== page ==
"Austin fulfills his intention to make Aquinas's understanding of virtue more intelligible for modern man by means of a causal analysis. He amply shows how Aquinas's virtue theory is neither univocal nor reductionistic, but rather, capable of dialogue with modern perspectives, while nevertheless, penetrating deeper than modern theories."—The Incarnate Word

"A compelling study that will offer scholars and theologians a bold new interpretation of Aquinas's virtue theory . . . A masterpiece of deliberative scholarship."—Library Bookwatch

"Austin skillfully reconstructs Aquinas’s multidimensional account of causation and uses it to reframe Aquinas’s definition of virtue. In the process, he develops a method for reaching a more complete understanding of any particular virtue. A highly innovative and fruitful analysis."—Diana Fritz Cates, professor of religious ethics, University of Iowa

"Nicholas Austin’s Aquinas on Virtue: A Causal Reading is a highly welcome and stimulating addition to Thomistic studies as well as to the modern literature on virtue ethics. His illumination of Aquinas’s thinking on the virtues through the lens of the four classical causes which cooperate to produce them delivers an original and insightful treatment which is both temperate and persuasive, and deeply satisfying to follow."—Jack Mahoney, emeritus professor of moral and social theology in the University of London, and Honorary Fellow of Campion Hall, University of Oxford

"Nicholas Austin’s sweeping study represents an impressive achievement in the field of Christian ethics. Its approach is more fundamental and thus more potentially illuminating than other introductions to Thomistic virtue available today. It provides a full account not only of what Aquinas understands virtue to be, but also the significance of the method by which he comes to and communicates that understanding. As enjoyable to read as it is challenging in its claims, this book is clearly the work of a master teacher and will no doubt be an invaluable resource for student and specialist alike."—Patrick Clark, University of Scranton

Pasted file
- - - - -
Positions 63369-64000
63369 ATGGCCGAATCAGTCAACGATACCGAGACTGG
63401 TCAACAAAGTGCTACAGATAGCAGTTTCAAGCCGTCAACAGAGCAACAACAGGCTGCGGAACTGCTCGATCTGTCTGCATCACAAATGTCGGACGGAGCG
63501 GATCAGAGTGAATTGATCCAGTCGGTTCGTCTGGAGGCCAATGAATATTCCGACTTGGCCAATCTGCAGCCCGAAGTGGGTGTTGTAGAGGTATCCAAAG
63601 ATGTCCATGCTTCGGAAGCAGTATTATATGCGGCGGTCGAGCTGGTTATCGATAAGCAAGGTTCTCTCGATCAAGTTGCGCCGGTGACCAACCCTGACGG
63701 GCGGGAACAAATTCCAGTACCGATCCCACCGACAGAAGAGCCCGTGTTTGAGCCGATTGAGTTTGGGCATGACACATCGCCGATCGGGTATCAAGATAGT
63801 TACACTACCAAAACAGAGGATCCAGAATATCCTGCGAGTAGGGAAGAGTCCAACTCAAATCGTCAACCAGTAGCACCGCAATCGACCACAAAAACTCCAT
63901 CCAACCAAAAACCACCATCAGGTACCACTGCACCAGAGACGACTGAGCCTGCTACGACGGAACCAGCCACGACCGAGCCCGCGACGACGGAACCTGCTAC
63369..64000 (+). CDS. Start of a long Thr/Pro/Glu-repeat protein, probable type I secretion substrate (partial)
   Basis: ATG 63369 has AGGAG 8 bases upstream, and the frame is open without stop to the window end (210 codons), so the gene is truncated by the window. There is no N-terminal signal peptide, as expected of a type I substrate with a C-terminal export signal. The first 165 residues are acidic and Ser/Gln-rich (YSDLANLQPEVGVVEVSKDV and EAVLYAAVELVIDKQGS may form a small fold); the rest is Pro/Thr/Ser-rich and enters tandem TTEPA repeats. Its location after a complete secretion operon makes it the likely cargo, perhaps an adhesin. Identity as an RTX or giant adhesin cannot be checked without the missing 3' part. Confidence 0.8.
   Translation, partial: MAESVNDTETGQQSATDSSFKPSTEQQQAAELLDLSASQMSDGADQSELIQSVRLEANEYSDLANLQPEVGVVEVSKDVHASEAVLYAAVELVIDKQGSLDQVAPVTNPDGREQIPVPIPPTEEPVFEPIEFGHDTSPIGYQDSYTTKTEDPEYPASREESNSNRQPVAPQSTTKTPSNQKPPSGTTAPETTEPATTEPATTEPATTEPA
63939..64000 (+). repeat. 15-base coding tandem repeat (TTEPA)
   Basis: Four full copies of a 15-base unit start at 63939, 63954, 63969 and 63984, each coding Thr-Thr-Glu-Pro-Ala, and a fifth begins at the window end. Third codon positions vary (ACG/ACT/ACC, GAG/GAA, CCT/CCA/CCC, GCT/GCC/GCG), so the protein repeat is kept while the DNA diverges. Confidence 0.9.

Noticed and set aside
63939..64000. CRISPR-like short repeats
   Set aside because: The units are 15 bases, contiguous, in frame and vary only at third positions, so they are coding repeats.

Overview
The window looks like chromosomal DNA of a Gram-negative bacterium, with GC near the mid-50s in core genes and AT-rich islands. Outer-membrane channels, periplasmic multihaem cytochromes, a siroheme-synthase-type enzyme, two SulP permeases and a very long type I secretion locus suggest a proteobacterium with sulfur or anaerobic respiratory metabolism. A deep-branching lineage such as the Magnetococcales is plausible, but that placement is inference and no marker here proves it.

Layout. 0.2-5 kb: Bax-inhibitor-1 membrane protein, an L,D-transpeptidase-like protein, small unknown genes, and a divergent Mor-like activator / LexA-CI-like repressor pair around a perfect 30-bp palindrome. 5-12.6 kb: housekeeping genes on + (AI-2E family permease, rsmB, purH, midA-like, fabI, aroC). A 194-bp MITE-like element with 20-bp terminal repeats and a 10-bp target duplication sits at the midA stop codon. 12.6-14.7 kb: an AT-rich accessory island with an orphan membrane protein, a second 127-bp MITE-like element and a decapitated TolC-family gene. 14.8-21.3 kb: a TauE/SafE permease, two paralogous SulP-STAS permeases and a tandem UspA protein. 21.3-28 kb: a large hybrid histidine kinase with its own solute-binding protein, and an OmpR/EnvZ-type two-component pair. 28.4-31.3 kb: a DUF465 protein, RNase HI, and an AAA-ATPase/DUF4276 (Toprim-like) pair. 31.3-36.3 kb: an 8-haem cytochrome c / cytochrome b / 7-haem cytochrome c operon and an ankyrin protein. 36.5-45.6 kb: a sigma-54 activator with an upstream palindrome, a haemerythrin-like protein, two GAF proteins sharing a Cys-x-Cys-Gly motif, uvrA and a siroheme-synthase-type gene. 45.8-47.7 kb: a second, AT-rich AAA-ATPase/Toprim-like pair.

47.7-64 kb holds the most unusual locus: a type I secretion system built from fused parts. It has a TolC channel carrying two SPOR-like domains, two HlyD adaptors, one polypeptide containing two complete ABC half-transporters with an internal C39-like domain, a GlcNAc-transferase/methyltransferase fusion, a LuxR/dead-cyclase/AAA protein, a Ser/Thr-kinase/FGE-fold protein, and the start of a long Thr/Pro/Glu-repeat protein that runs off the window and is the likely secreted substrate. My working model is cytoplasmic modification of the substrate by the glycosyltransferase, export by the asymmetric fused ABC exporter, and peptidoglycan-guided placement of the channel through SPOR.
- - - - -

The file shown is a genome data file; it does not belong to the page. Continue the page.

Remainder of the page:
"Twelve years ago Nicholas Austin began a study into Thomas Aquinas’s writings on temperance.  Along the way, he discovered that Thomas explored his own understanding of the virtue by engaging temperance’s specific causes: material, formal, exemplary, efficient, and final causes.  That discovery led Austin to expand greatly his investigation: could the causes themselves provide the hermeneutical lens for understanding most of Thomas’ writings on the virtues?  Here in your hands is Austin’s long-awaited, ground-breaking answer."—James Keenan, Founders Chair, Boston College

"This book is a positive pleasure to read: always clear, teacherly, and admirably nonpartisan...This sophisticated introduction to Aquinas' theory of virtue moves Aquinas studies in just the right direction."—The Thomist

"Austin has done proponents of virtue ethics a great service by providing a clear, concise, and contemporary guide to Aquinas’ virtue theory."—Horizons


Supplemental Materials


About the Author

Nicholas Austin, SJ, teaches theological ethics at Heythrop College, University of London. He is the author of several book chapters, essays, and articles.